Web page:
Tressler, the society
reporter for the Houston Chronicle who moonlights as a
stripper and blogs about it, is "no longer with the Chron,"
to the Houston Press, which outed her.
flew to New York Wednesday and taped a segment that was bumped to
Friday at 7:40 a.m. on "Good Morning America."
She was interviewed by correspondent Bianna Golodryga,
whose hometown is Houston.
"Ever since I was a kid, I've
written little stories and stuff like that," said Tressler,
who started at the Chronicle as a freelancer and eventually
became a full-time staffer.
her blog "Diary
of an Angry Stripper," Tressler says she has been
moonlighting "on and off" since 2004 and typically earns
about $750 a night. She started dancing because "I
couldn't get a job at a bookstore, like Barnes and Noble."
"The most I ever made was
$2000 in one night," she told ABC's Golodryga.
"The idea of someone outing me seemed like it would be, like,
such a mean thing to do, I didn't think anybody would ever do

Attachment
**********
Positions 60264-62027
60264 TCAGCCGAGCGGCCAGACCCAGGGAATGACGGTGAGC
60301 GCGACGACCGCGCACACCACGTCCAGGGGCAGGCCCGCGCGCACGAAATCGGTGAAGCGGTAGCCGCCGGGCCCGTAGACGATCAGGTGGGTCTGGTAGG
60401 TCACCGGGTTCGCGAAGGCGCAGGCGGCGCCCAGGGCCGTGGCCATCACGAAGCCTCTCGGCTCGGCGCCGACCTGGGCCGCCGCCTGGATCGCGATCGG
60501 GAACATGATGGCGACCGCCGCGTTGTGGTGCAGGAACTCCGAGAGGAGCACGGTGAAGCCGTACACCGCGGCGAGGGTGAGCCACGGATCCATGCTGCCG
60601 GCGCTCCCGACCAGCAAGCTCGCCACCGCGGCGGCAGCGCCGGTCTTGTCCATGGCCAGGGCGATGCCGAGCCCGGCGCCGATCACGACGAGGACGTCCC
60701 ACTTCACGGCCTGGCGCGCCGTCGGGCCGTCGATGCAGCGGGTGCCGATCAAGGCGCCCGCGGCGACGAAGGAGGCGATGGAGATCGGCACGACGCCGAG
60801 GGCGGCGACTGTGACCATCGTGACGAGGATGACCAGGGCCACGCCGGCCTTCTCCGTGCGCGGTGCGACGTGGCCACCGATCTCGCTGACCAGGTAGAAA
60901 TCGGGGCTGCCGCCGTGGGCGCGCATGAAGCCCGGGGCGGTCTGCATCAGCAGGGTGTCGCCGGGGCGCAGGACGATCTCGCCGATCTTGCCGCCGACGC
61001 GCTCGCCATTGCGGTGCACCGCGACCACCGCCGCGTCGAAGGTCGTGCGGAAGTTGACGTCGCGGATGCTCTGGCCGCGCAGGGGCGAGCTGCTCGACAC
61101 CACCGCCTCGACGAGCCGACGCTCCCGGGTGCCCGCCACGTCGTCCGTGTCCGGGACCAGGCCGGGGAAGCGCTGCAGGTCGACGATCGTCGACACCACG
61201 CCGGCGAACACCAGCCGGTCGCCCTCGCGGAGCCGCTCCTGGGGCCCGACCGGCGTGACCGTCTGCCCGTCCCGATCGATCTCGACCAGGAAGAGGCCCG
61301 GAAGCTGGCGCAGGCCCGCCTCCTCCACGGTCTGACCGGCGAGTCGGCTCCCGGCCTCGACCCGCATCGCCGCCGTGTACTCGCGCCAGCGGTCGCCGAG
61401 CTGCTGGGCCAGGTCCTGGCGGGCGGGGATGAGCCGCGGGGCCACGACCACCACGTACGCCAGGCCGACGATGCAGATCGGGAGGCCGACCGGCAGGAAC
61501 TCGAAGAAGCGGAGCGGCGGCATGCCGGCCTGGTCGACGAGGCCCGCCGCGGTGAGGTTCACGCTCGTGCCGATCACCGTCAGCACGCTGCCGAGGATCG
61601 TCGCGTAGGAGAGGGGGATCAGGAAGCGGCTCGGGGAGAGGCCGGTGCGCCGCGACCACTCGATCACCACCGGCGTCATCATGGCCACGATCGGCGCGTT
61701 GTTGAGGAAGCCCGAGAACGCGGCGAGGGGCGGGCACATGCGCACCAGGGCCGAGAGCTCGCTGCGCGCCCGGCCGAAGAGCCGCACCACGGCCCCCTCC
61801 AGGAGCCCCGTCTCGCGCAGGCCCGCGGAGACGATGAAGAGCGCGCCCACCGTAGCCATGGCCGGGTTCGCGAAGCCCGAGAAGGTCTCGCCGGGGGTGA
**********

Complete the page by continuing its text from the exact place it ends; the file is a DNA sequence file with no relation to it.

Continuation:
who has a master's degree from New York University’s School
of Journalism, also teaches writing for print and digital
media and works as a lecturer at Houston University. The
school declined comment on her "personal life."
She has no regrets. "I had
three jobs. I lost one of them," she told GMA. "I
was a stripper/reporter/professor, and now I'm just a
stripper/professor. And I don't think that's too bad."
CAN KATIE SINK TODAY?
to Fox News, “There were a lot of jaws dropping all
over the place” when ABC announced that Katie Couric
would fill-in for the vacationing Robin Roberts all next
week on "Good Morning America." "Then there
was a lot of sniping."
reports that "Robin Roberts and Elizabeth
Vargas are furious over the network's decision." Roberts
"has never been impressed with Couric's pluck or
perceived star-power," and Vargas has "been under